Be filled by the Holy Spirit and ask God to teach you to know when he is leading. Because, in my experience, Satan loves to hijack our thoughts, our feelings, our dreams, and any other means by which we think we can hear God. And when we have been “radicalized”, we come to expect a different message from God than what He actually wants to give us.

Be radically devoted to Jesus.

But don’t be a radical.

Happy New Year!

Greetings from A Radical for Jesus! It’s a brand new year, a great time for reflection, new beginnings, and changes.

As I think about this blog in the new year, I feel that it’s time I make a small change in my focus and content. On my “About” page (the most-viewed post last year, incidentally), I’ve had the following quote:

The purpose of this blog is not to amuse you, to update you on the mundane things of my life or to flap my jaws about whatever I’m thinking about. My purpose is to challenge you to a deeper walk with Christ, obeying Him and giving Him your all. I desire to help those who really want to serve Christ.

I feel that it’s time to change that a bit. You see, when I wrote those words, seven years ago, I felt that, if something was fun, with no other purpose, then it wasn’t really worth doing. In other words, if there was no obvious eternal value to an activity, then you should probably find something better to do. Obviously, working a job to make money to support yourself was a necessary evil to keep you from entering eternity prematurely.

But that philosophy is a recipe for burnout and depression. We need some downtime, some fun times, to rest, relax, and recharge. If you want to add some spiritual reasoning behind it, we have to rest, relax, and recharge sometimes so that we have the mental and emotional capacity to carry out God’s purpose for us.

I realize that there are many people who seem to have lots of time for fun, but little time for God. I don’t want to endorse that behavior at all. I’m not speaking to them.

So, in the future, I am going to give myself the freedom to be normal. A normal radical for Jesus. 🙂

In other words, while I will still focus on the spiritual side of life, I may post some things that are not necessarily overtly spiritual.

Joel HorstBecause, in the end, when we follow Jesus, we cannot neatly divide our lives into little boxes of “spiritual” and “secular”. He lives in us, whatever we do. Whether we’re preaching or working, praying or playing, Jesus is present. He touches everything that we do–or at least, He should.

Happy New Year!

(And, yes, I took the picture of the chicken!)

Modesty: A Letter to Myself, 10 Years Later

Dear Joel,

I read your article about modesty, entitled “What Should I Wear?” I want to commend you for your passion and desire to serve the Lord.

However, I want to share with you some things that God has been teaching me about modesty. I was once just like you (okay, okay, I was once you), and I was passionate about telling women to be more modest. I had made a commitment not to look at immodestly dressed women, and I wanted to reduce the number of women that I couldn’t look at. In the summertime, especially, there were many women who revealed too much skin for me to look at: tank tops, shorts, low-cut tops, sun dresses, swimsuits, etc.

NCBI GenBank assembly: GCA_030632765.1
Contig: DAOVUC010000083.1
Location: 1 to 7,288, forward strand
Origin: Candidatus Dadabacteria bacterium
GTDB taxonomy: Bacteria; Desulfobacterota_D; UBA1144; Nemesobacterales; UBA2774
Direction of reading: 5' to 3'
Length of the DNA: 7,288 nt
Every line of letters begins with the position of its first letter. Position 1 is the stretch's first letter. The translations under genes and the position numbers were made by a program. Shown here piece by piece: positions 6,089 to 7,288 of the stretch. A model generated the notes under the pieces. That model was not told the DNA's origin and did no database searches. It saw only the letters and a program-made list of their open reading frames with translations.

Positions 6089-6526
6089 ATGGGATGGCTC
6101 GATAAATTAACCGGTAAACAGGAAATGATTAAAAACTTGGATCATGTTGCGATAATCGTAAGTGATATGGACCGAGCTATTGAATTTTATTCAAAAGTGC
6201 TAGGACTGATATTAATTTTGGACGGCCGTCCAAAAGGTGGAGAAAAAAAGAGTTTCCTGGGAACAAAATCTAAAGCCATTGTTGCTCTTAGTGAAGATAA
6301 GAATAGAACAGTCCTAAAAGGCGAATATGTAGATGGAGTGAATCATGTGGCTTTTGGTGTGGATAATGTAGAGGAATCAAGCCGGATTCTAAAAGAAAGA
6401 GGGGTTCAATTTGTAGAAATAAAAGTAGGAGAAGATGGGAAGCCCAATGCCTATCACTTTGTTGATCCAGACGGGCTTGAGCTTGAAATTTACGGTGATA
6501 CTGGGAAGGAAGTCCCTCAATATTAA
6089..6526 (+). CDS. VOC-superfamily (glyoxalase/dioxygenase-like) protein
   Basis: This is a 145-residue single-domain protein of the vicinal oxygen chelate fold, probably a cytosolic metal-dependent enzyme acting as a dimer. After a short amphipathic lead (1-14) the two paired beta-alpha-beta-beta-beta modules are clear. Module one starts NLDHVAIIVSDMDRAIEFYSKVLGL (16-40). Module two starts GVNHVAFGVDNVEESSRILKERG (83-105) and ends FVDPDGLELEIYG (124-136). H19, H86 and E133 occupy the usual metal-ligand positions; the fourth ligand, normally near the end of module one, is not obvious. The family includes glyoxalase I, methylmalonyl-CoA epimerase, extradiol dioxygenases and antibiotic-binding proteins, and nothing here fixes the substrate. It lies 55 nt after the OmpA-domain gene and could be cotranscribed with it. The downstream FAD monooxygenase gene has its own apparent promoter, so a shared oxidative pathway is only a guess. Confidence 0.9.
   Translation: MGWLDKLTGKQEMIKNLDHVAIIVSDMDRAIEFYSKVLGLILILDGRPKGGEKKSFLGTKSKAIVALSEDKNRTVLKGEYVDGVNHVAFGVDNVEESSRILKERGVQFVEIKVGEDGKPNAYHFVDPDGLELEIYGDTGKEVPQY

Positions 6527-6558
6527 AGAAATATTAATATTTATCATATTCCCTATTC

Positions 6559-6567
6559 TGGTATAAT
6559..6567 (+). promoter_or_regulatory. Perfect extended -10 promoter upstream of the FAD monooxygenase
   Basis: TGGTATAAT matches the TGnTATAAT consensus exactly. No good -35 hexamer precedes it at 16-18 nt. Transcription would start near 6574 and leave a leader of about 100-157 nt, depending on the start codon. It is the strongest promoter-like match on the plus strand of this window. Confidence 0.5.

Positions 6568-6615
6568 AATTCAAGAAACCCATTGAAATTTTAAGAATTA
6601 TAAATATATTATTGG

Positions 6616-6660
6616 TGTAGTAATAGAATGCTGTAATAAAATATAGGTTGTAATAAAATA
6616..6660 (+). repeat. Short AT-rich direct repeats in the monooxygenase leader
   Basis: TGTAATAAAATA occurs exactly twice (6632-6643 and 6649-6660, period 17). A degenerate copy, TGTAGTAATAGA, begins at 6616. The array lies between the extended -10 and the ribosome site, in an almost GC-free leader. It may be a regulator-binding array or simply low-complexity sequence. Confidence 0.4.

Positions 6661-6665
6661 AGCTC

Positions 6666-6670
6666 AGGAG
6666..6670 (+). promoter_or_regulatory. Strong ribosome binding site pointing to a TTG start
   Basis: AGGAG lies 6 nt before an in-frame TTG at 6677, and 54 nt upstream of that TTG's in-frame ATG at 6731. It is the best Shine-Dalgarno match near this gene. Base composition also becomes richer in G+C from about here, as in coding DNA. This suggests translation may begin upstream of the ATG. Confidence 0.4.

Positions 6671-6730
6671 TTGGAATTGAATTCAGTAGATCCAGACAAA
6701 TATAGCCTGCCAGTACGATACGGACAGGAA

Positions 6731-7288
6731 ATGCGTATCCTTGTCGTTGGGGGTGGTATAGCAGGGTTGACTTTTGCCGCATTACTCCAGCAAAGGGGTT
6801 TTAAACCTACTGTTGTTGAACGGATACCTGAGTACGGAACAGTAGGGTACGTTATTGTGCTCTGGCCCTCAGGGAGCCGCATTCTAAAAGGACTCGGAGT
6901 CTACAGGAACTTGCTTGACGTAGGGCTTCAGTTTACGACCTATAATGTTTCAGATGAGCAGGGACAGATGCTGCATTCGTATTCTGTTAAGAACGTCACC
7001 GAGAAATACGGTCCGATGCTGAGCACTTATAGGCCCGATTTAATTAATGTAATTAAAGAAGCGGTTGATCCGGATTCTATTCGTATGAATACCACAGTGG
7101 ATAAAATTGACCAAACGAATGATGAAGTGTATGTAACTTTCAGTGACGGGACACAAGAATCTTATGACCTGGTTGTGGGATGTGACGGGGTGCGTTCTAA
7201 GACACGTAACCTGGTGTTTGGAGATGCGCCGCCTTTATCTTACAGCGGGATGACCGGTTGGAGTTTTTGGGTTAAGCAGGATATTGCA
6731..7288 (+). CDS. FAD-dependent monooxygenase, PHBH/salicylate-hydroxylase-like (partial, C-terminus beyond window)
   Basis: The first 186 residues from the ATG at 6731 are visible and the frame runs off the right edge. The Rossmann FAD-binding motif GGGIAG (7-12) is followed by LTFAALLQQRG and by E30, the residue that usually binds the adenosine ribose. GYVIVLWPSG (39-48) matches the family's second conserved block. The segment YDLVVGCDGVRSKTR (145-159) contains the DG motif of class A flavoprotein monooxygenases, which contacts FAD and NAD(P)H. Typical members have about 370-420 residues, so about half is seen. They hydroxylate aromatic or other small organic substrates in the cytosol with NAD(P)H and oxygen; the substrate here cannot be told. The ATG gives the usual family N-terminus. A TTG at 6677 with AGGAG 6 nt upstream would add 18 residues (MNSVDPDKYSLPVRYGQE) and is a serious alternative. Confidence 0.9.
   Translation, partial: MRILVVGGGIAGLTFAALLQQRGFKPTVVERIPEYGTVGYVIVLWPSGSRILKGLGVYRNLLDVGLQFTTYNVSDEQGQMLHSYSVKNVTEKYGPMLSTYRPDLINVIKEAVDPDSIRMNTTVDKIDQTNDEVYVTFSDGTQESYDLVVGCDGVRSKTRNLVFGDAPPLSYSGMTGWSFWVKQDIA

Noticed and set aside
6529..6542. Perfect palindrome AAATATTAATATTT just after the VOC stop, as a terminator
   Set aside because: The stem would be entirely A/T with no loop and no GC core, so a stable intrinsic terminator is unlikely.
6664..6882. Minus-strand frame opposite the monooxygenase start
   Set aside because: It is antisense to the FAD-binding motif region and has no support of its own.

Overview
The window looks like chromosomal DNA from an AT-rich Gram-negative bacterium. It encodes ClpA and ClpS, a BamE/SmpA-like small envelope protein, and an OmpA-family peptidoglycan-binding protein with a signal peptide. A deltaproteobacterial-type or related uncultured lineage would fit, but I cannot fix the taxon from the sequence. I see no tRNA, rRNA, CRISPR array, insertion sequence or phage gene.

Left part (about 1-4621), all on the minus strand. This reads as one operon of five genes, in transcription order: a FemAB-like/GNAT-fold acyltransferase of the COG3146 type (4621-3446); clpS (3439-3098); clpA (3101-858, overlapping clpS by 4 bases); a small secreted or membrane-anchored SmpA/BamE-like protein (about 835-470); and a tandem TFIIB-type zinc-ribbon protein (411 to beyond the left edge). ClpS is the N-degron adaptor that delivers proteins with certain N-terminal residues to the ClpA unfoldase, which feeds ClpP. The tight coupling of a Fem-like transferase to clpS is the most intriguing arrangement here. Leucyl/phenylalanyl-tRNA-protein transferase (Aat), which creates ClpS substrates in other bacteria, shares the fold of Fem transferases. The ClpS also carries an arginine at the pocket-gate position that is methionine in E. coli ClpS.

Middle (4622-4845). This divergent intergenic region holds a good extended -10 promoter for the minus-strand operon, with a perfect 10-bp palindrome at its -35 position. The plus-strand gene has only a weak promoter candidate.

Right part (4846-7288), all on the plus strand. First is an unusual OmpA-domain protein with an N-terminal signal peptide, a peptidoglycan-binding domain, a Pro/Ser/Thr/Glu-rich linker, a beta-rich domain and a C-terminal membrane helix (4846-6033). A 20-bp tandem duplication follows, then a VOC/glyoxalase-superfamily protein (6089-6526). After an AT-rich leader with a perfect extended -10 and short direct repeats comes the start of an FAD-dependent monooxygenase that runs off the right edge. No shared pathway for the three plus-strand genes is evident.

Jesus says that a man who looks at a woman to lust after her has already committed adultery in his heart. I don’t want to be guilty of mental adultery. I believed that if I looked too long at a woman who was wearing something like what I mentioned above (immodest clothing), I would lust, and I needed to look quickly away if I saw a woman dressed that way. Sometimes I would have to talk to one of these women, so I would either focus in on the woman’s face or look somewhere else to avoid my eyes shifting to any forbidden areas, because that would be lust or the next thing to it.

In recent years, God has been teaching me about these things. I have realized that I was wrong. I took down that article that you wrote, because it was teaching things that God didn’t want me to teach. In His grace, God has been showing me that the things you wrote do not work, and are false.

So now I’d like to share with you some things that I wish someone would have told me when I was your age.

The Concept of Modesty is a Farce

Teaching about “Biblical modesty” centers around one word in the entire Bible:  “modest”, in 1 Timothy 2:9: “In like manner also, that women adorn themselves in modest apparel, with shamefacedness and sobriety; not with broided hair, or gold, or pearls, or costly array…” From that one word, I made all sorts of conclusions about what a woman should or shouldn’t wear.

But when I investigated it in Strong’s Dictionary, I discovered that the Greek word doesn’t mean “modest” as we think of it in relation to clothing, but “orderly” or “decorous”. It is not referring to how much of the body is exposed.

This is the only verse in the Bible where God commands women to dress in “modest” apparel. As I just mentioned, that word “modest” is a mistranslation, at least in modern-day English. (It could, after all, have meant exactly the right thing 400 years ago.)

This verse is the only basis for requiring women to dress modestly or to cover a certain amount of their body. But the farthest you can take it is that women should be modest-minded (“shamefaced and sober”), and wear orderly clothing that is appropriate to the situation they are in. There is no basis for saying “This is modest” and “This is not”, or for condemning women for wearing certain types of clothing.

In other words, there is only one verse in the entire Bible that commands “modesty”, but that command does not actually exist. There is actually no Biblical command to dress modestly.